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Law,Movie,Prohibition,Wine

Busy bodies, they make the world go round… sorta…

I know, sometimes I’m one myself; like, I just reported a car that was dumped across the street from my house at the beginning of June 2012, and it was still there on June  25. I went out, had a look… the dust that had accumulated on it was enough that I could have taken my busybodiness a step further and written “wash me” in a window. The front end of it had what first looked like mud splashed all over it. Then I realized, someone had run the junk out of it, to the point that the radiator had exploded and sprayed the entire inside of the engine under the hood. (Who hasn’t done that at least once?) My busybody mind got to work… “I wonder if someone stole the car, took it for a joy ride, drove it like fury, and burst the radiator?”

Probably not, but that’s our nature… Minding other people’s business.

Heck, the US of A was settled to escape religious persecution. In a genealogy book I have on my “Clarke” side of the family… Elisha Clarke (John 1 – his father), born April 12, 1665, Wenham, MA, about 65 in March 1729/30, deposed that he knew Salmon Falls in 1688. He married 1690 Sarah (Taylor)… Elisha and wife Sarah appeared in court “for not frequenting the public worship of God on the Lord’s day,” in 1696.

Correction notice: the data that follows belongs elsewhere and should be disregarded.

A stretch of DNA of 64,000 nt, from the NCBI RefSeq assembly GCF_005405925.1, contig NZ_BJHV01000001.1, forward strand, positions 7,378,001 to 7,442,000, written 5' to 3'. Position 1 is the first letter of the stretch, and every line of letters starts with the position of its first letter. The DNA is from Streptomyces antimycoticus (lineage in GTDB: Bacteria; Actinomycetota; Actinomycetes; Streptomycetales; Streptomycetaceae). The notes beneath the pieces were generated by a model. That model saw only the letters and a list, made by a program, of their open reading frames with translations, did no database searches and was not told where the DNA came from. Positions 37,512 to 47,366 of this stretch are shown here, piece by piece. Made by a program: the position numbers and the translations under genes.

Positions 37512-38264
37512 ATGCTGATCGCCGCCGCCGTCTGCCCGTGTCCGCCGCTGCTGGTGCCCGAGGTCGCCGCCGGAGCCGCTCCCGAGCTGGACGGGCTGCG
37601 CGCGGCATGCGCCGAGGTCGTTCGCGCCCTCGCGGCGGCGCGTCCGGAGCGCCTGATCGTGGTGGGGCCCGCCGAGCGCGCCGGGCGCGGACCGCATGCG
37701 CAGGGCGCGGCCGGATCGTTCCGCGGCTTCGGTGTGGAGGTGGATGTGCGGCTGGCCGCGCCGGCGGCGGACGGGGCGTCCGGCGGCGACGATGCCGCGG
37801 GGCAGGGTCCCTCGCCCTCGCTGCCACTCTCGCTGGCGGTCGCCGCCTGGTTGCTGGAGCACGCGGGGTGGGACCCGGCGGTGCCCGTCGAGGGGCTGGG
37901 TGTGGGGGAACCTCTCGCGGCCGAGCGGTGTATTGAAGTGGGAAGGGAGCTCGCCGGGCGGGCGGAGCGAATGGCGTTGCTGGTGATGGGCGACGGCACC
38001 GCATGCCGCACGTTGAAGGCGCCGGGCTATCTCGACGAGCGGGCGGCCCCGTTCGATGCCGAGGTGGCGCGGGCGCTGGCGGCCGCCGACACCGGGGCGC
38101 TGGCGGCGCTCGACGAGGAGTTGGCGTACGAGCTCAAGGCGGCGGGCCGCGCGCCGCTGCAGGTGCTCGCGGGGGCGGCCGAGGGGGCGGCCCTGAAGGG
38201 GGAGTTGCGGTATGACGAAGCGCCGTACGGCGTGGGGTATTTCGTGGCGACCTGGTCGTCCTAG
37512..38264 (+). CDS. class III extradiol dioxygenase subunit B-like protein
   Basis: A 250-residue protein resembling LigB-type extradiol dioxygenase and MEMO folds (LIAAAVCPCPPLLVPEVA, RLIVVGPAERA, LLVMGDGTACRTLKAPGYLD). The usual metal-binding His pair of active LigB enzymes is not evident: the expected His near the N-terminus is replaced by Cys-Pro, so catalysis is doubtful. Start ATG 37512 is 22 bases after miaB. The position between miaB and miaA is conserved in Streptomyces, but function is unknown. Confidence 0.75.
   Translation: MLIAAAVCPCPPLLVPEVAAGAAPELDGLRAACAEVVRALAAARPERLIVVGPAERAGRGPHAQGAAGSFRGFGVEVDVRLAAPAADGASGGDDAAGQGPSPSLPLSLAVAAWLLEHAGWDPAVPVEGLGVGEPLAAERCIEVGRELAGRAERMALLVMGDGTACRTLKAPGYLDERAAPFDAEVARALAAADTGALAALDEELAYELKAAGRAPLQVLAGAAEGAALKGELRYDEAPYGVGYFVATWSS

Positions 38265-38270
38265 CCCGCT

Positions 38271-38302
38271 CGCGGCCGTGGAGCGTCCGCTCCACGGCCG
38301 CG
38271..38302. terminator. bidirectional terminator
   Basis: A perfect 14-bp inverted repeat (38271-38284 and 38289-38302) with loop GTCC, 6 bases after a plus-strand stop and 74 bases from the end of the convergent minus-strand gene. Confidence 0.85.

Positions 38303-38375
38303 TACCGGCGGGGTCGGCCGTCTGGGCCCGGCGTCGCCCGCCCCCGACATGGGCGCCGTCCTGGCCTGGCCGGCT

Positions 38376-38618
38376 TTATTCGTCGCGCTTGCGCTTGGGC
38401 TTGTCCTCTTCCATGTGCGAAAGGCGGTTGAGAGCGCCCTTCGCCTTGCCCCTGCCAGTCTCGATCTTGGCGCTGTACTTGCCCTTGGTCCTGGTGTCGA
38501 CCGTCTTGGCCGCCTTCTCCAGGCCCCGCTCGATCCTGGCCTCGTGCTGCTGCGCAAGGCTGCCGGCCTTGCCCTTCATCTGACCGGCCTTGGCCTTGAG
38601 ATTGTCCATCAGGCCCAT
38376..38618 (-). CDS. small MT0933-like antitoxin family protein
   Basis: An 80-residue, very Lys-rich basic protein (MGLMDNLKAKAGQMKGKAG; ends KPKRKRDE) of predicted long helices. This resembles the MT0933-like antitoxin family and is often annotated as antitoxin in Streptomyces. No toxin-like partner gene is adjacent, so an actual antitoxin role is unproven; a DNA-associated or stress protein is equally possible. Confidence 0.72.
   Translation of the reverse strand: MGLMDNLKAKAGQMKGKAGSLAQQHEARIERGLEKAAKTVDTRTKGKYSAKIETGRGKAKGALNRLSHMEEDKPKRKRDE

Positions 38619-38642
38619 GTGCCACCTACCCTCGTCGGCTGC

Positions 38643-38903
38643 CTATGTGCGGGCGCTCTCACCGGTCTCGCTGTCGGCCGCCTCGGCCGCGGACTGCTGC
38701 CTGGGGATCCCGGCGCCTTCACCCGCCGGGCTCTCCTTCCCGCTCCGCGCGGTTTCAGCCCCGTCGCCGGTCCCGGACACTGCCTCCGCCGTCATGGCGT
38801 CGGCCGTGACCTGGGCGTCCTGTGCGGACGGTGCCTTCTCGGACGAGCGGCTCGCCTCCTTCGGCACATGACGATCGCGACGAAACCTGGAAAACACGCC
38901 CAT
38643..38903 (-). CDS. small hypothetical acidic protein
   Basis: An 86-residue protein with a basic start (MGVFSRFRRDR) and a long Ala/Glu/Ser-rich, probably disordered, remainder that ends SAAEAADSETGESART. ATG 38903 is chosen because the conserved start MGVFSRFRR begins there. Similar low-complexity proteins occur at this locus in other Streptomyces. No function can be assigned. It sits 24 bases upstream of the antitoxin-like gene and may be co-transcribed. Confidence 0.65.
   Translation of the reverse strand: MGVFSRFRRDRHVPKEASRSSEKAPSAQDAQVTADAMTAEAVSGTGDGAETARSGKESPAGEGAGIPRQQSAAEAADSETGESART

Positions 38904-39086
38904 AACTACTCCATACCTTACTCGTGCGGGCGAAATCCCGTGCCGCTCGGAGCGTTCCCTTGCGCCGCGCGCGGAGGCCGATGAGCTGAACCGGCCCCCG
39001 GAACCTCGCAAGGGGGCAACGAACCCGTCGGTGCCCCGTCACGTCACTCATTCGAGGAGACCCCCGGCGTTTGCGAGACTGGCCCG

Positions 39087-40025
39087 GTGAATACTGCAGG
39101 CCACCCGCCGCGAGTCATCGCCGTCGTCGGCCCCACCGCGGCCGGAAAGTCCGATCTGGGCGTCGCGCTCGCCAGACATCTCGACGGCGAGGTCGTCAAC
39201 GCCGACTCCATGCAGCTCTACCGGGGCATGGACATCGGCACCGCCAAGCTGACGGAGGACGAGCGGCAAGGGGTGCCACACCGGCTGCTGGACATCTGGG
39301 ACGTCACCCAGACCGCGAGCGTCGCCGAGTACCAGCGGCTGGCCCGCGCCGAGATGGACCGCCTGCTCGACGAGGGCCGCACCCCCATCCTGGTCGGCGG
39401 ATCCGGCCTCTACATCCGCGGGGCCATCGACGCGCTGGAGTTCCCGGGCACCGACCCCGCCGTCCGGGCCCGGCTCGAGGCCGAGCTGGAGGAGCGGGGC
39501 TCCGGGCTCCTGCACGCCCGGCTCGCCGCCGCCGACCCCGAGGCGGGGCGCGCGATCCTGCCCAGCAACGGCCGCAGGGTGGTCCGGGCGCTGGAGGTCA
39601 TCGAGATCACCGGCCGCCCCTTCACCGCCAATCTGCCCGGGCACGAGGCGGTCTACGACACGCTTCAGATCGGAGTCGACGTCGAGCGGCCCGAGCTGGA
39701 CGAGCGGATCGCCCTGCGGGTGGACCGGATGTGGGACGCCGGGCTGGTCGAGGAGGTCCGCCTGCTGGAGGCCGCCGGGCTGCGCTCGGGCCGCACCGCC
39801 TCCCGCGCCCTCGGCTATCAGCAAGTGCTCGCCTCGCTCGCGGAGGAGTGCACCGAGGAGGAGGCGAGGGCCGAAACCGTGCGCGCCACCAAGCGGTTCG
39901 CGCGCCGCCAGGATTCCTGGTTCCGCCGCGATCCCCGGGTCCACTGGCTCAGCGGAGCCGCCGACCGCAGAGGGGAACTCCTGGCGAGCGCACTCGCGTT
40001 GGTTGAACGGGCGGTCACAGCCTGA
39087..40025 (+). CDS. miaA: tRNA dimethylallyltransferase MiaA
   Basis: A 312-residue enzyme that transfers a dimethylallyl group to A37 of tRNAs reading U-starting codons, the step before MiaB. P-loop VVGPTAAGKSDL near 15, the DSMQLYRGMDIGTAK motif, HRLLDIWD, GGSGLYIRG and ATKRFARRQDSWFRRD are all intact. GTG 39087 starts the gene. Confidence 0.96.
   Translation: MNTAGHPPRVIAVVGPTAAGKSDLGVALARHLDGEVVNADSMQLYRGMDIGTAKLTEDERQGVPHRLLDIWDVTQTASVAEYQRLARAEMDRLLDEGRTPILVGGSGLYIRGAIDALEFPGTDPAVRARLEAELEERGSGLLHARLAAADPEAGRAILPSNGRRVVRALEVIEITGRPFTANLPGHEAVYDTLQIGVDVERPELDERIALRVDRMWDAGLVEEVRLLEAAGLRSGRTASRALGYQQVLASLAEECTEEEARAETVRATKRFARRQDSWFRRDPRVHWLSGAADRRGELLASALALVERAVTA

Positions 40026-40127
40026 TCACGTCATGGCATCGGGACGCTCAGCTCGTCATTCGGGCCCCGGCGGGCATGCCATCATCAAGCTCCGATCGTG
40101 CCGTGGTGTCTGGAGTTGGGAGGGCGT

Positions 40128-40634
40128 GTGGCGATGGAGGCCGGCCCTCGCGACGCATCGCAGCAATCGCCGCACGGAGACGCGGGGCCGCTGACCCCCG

Who squealed on them, I can’t help but wonder?

Didn’t our forefathers come here to escape religious persecution? The separation of church and state was still so far off into the distance that the Quakers who came here to escape religious persecution thought nothing of persecuting the very next generation.

Yup… We’re all a bunch of busy bodies… That’s what I thought when I read Rob McMillan’s SVB on Wine’s headline… Neo-Prohibitionists are Alive and Well. Now, understand, Rob’s not the busy body, here. It’s his subject matter from others that counts. He opens with…

Taxing alcohol will save us from all sorts of ills, or so many would have you believe. Here’s a quote that got my attention this past week:

“Returning alcohol taxes to their 1977 levels (when the government collected $57 in 2009 dollars per gallon of alcohol) would raise an additional $18.5 billion in revenue across all levels of government — and also lead to reductions in drunk driving, violent crime and disease.”

Not only did I enjoy reading his story’s opinions, but I also began to click around on his story, which led me to a story written by Mark Kleiman on The New Republic’s Website, titled: Deficit Hawkery and Alcohol Taxation (November 18, 2010). The story is so full of busybodiedness, with the last paragraph so telling, as Kleiman tried to make a case for taxing alcohol at a much higher rate. He wrote:

“If you’re a pessimist, the current level of alcohol taxation is an outrage. If you’re an optimist, it’s an opportunity for a free lunch. If you’re a “deficit hawk,” you can’t even see it, as you scan the horizon for people to hurt. The Very Serious People really ought to restrict their S&M proclivities to their bedrooms.”

Enjoying wine will lead to S&M? I wonder at what point that kicks in, being the Very Serious Person that I am about enjoying my wine?